The Head of the Dart SUP Challenge is an annual event in April and sees more than 250 paddlers taking part, making it the largest SUP event in the UK. The event is seen as a must do race within the SUP community and often sells out within minutes! At 14km long it’s not really classed as an ‘endurance’ event but 14km is still a long way for even experienced SUP racers, so is definitely a long way if you are just starting out! The race along the River Dart runs between Dartmouth and Totnes, alternating directions every year: Totnes to Dartmouth one year, Dartmouth to Totnes the next. In 2024 it will run from Totnes to Dartmouth. The race categories are 14′ race boards (hardboard and inflatable), 12’6 race boards (hardboard and inflatable) and a small race of Red Dragon multi-person boards, for four people. www.headofthedart.wordpress.com
If you’ve already had a go at a triathlon then why not give SUP triathlon a go? Like traditional triathlons there are three disciplines and the format is usually SUP/Bike/Run or Swim/SUP/Run. The main SUP triathlon series in the UK is organised by SUP/Bike/Run and in 2024 there are races in South Wales (11 May), Dorset (20 July) and the Lake District (7 September). Each day offers either a road bike or mountain bike race and either a short or long distance. The SUP leg is always first and is either 3km or 6km on a lake. The run leg is always either 5km or 10km but the bike leg varies from race to race. www.supbikerun.co.uk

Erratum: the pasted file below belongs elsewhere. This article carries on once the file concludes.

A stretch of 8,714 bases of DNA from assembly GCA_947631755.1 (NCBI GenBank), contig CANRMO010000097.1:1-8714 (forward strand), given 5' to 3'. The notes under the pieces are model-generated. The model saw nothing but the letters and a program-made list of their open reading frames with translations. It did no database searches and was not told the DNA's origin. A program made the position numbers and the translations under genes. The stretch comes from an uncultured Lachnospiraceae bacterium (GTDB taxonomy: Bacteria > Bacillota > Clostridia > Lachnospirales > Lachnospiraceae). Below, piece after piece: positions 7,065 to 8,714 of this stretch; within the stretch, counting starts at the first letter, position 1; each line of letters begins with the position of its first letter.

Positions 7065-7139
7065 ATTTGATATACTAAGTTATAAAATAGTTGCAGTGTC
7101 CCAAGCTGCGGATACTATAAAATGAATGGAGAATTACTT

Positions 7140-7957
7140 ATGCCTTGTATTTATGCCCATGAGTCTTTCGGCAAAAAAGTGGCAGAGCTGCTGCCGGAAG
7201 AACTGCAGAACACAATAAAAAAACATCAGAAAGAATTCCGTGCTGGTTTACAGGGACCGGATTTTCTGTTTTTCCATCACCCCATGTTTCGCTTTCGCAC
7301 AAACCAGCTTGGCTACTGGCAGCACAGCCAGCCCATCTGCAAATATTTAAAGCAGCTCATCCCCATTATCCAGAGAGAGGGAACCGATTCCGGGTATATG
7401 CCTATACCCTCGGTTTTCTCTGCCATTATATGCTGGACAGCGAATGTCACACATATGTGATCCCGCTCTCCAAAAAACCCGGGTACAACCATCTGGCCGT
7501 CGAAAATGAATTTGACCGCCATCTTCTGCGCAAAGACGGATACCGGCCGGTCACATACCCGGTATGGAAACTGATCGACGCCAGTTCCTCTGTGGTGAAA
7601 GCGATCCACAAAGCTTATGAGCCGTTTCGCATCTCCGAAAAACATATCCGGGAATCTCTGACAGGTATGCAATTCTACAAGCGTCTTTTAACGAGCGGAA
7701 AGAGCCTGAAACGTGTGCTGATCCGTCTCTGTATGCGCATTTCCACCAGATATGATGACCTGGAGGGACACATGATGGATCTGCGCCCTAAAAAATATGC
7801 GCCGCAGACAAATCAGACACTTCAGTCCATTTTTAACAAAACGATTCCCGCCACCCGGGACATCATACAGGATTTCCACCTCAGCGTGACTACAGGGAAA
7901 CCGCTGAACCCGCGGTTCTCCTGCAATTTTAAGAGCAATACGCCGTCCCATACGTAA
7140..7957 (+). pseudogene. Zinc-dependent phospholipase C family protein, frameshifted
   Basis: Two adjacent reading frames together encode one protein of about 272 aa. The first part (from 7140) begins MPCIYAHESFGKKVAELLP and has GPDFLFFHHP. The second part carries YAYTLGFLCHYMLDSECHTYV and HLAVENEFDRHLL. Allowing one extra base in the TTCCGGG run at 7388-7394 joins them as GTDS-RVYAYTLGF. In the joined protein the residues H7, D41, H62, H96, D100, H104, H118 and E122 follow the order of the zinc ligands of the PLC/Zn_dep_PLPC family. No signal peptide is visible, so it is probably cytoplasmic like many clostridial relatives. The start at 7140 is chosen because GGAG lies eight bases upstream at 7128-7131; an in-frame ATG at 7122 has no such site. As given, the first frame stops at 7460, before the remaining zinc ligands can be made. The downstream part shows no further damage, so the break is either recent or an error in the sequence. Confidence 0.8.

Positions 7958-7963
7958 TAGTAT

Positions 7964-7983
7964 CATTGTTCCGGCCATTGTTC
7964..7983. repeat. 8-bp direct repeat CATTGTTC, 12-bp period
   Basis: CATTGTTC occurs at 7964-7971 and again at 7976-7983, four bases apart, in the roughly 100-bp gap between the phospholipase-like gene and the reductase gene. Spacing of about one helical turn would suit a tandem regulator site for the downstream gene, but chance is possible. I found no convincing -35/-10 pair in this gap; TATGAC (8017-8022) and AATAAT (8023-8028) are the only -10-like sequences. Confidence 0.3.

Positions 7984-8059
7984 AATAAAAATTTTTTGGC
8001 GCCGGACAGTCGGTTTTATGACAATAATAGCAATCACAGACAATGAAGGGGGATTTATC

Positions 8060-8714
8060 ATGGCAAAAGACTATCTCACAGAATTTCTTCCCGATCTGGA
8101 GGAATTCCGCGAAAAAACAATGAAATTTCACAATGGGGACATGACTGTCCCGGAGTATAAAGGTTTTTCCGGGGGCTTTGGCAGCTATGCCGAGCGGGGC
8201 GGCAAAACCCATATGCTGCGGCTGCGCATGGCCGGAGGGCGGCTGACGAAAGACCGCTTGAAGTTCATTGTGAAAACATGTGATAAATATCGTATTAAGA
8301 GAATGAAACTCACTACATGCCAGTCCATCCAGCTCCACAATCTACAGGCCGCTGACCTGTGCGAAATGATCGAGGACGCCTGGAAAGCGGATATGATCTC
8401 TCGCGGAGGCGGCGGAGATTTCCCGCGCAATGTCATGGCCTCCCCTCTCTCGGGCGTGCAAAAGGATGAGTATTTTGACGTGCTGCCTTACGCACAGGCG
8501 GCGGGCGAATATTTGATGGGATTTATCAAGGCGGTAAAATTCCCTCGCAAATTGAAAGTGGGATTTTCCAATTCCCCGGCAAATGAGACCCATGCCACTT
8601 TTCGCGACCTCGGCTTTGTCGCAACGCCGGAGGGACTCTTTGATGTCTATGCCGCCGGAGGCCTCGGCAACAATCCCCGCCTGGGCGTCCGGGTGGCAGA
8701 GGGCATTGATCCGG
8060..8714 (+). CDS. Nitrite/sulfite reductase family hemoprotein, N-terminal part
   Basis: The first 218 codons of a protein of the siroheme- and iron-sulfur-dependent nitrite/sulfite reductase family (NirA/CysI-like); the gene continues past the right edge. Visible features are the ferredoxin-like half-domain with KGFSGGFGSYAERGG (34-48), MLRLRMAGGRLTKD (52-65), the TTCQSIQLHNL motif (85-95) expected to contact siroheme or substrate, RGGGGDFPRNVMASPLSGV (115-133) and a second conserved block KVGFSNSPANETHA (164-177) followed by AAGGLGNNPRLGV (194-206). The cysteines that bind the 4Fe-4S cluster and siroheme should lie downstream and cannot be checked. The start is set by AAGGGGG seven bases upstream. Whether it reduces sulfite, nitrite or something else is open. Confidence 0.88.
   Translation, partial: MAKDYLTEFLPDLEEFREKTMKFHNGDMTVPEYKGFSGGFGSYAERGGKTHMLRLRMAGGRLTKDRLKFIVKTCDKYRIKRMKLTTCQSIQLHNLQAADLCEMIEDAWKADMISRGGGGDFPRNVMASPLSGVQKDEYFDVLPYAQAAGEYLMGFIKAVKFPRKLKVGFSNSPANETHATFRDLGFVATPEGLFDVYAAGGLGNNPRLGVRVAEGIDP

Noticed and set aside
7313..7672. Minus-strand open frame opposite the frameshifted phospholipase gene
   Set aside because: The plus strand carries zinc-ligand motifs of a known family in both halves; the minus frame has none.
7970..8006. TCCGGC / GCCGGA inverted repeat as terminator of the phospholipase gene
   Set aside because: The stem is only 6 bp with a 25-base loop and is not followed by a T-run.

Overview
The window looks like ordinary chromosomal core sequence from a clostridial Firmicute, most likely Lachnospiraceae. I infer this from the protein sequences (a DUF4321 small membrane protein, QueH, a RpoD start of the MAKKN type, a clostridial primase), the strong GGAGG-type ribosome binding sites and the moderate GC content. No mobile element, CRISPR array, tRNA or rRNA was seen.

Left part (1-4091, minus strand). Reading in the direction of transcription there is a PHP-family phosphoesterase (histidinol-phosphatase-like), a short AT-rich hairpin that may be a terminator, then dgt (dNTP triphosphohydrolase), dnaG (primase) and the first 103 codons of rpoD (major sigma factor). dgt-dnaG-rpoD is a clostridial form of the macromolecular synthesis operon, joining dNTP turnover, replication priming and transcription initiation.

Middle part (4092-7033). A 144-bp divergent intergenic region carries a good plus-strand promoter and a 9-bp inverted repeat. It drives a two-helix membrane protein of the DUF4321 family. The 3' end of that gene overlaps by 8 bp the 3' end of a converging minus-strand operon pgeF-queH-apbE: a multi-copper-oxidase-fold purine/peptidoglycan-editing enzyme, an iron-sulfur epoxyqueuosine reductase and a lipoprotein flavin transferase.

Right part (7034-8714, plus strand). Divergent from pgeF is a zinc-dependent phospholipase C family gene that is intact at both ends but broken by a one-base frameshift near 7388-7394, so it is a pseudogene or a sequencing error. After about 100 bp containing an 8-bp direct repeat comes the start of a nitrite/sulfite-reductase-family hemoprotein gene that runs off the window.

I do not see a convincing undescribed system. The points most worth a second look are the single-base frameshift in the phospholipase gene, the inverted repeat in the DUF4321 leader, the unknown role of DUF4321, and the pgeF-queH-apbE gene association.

Another race over the swim/bike/run format in 2024, is the Soggy Bottom Triathlon on 16 June in Southsea, Portsmouth. Billed as a ‘SUPathlon’ the race is over the SUP/cycle/run format and there is a choice of a short (1km/14km/2.5km) or long race 2km/27km/5km. fitprorob.enthuse.com/ps/event/SoggyBottomTriathlon2024
The main swim/sup/run race in the UK is organised by Mad Hatter Sports and in 2024 takes place on 4 May in Carlyon Bay, Cornwall. The traditional bike leg is replaced with a SUP in the coastal waters. The race starts with a 750m swim, followed by a 1.3km sea SUP and ends with a 5.3km run. madhattersportsevents.co.uk/swim-sup-run
Whatever race you decide to try, one of the most striking aspects of the UK’s SUP racing scene is the strong sense of community and camaraderie among participants. Events often bring together people of all ages and backgrounds who share a passion for the sport. Whether it’s the cheers from the shoreline during a race or the friendly banter exchanged among competitors, the spirit of togetherness is palpable.
Photo credit: @p3t.photography
About the author
Helen is the current European Middle Distance Quadrathlon Champion. She is also the current GBSUP (Stand Up Paddleboarding) National Champion and GBSUP Series Winner in the N1Sco class. In 2019 she was the Middle Distance World Quadrathlon champion in her age group and in 2018 the age group World Cup Series winner and Sprint Distance World Champion. Before turning to quadrathlon, Helen was age group World and European Duathlon champion and European Triathlon champion. She is a British Canoeing ‘She Paddles’ Ambassador and named as one of this year’s Cycling UK’s ‘100 Women in Cycling’. You can follow her exploits on Twitter via @helengoth